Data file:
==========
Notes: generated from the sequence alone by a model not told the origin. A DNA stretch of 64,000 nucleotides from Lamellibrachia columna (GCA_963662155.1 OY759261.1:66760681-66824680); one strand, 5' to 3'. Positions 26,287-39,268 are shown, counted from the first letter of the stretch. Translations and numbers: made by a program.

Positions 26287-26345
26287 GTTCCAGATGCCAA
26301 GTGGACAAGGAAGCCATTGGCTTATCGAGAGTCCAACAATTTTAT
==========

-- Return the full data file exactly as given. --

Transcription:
Notes: generated from the sequence alone by a model not told the origin. A DNA stretch of 64,000 nucleotides from Lamellibrachia columna (GCA_963662155.1 OY759261.1:66760681-66824680); one strand, 5' to 3'. Positions 26,287-39,268 are shown, counted from the first letter of the stretch. Translations and numbers: made by a program.

Positions 26287-26345
26287 GTTCCAGATGCCAA
26301 GTGGACAAGGAAGCCATTGGCTTATCGAGAGTCCAACAATTTTAT